The distribution grid’s earnings will be limited to 6.5 percent, Soria said. Consumers will suffer a 3.2 percent increase in their power bills, bringing to 8 percent the gain since the government began tackling the tariff deficit last year, he said.

Wind Concerns

Spain’s wind industry lobby group, the Asociacion Empresarial Eolica (AEE), said it expects a “cascade of financial problems” as a result of the reforms, which it said are “clearly retroactive.”

“This changes the conditions for investments made by the sector over more than 20 years,” AEE said in an e-mailed statement. “With this reform, the government is increasing even more the uncertainty affecting the industry.”

"Particularly Sensitive"

“Red Electrica is particularly sensitive to the proposal to move to a regulated return of government bond yields plus just 200 basis points,” said Chris Rogers, an analyst at Bloomberg Industries in London.

Soria said the shortfall would have widened to €10.5 billion this year if the government hadn’t taken action, forcing a 42 percent jump in power prices. Last year’s measures slashed that by €6 billion, and today’s are designed to eliminate the remaining €4.5 billion. The total gap built up over a decade now stands at €26.06 billion.

Spain will also put in place stabilizers for the power system that will help prevent such deficits accumulating in the future, Soria said without defining the measures in detail.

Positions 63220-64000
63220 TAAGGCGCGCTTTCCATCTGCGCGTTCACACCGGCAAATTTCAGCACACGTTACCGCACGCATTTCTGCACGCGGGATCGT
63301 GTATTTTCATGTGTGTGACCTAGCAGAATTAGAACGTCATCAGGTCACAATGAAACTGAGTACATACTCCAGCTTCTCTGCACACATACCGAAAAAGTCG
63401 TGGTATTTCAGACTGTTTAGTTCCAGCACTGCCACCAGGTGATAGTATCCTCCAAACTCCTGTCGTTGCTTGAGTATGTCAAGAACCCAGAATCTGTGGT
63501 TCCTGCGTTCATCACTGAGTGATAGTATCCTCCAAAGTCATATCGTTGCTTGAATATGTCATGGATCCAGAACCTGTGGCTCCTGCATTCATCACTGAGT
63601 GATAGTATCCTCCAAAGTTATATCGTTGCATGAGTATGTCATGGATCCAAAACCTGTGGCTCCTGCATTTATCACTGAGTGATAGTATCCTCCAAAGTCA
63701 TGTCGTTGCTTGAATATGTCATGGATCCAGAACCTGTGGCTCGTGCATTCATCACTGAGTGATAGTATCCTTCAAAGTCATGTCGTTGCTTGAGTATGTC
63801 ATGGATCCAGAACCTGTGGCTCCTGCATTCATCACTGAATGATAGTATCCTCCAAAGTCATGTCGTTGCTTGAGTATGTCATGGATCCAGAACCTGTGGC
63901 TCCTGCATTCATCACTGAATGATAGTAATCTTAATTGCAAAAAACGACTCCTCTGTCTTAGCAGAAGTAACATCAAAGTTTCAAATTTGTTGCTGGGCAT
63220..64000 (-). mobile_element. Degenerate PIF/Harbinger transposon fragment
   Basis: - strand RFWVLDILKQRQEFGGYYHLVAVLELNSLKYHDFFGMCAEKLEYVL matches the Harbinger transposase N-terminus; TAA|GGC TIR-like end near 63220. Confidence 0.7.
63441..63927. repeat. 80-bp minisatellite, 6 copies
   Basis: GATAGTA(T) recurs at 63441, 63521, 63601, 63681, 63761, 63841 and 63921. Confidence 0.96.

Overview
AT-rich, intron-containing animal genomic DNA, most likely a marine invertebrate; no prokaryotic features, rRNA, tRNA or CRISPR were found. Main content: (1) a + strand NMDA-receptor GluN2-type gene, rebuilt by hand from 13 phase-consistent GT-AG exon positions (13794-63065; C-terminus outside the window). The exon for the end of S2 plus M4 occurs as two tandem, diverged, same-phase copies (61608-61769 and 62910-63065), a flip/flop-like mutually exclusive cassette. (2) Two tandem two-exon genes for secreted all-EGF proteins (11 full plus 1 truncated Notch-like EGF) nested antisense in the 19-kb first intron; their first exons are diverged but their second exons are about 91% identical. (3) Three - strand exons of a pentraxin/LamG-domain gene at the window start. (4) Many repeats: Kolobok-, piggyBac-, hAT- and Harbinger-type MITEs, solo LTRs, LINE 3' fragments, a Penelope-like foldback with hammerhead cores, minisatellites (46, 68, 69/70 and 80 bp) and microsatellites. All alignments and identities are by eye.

Deputy Prime Minister Soraya Saenz de Santamaria said today’s announcement will be the “definitive reform” of the electricity system, after a series of stop-gap measures that failed to end the deficit.

Rate Cap

The debt has grown for a decade because regulators cap rates, also known as tariffs, at levels not high enough to reimburse services such as power transmission and generating from more expensive renewable sources.

Renewable energy operators that earn about €9 billion per year in subsidies were already hit by a 7 percent tax on their revenue in December and a lower allowance for inflation in February. Spain’s biggest solar power operators are Fotowatio and Grupo T-Solar Global.

For renewables, the government will authorize a minimum rate of return for projects and calculate what subsidy if any is required to reach that level, a government official said, asking not to be named.

In previous weeks, Soria has warned banks including Banco Bilbao Vizcaya Argentaria to prepare for refinancing loans to the industry, which top €25 billion for both solar photovoltaic and wind projects and another €5 billion for solar thermal projects, according to Macquarie Bank Ltd.

Normal projects should have no problem meeting debt payments, though highly-leveraged ones expecting returns over short periods may need to be refinanced, a government official said at a briefing.

The Spanish Photovoltaic Union, UNEF, said that while it doesn’t have sufficient information on the reforms, it’s “convinced they may lead directly to the bankruptcy of a sizeable portion of the sector, because previous cutbacks already amount to as much as 40 percent of the earnings expected when the investments were committed to.”

Copyright 2013 Bloomberg

Lead image: Wind farm, Pozuelo de Aragon, Zaragoza, Aragon, Spain via Shutterstock